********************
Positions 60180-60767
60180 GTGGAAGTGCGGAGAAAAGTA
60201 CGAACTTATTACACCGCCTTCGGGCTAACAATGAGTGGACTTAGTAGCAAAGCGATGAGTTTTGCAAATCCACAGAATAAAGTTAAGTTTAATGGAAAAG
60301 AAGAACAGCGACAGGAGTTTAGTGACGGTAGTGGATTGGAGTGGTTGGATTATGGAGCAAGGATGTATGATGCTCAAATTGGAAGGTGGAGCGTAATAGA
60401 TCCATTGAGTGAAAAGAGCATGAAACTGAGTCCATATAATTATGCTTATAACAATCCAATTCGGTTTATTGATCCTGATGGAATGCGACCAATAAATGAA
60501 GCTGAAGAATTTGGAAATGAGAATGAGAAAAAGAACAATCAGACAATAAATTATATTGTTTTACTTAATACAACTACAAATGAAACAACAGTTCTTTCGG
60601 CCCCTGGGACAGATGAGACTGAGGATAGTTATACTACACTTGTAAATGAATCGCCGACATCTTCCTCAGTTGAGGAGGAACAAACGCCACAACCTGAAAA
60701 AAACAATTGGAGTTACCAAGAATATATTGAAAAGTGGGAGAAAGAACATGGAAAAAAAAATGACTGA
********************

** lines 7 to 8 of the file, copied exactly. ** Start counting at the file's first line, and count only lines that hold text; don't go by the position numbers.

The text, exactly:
60601 CCCCTGGGACAGATGAGACTGAGGATAGTTATACTACACTTGTAAATGAATCGCCGACATCTTCCTCAGTTGAGGAGGAACAAACGCCACAACCTGAAAA
60701 AAACAATTGGAGTTACCAAGAATATATTGAAAAGTGGGAGAAAGAACATGGAAAAAAAAATGACTGA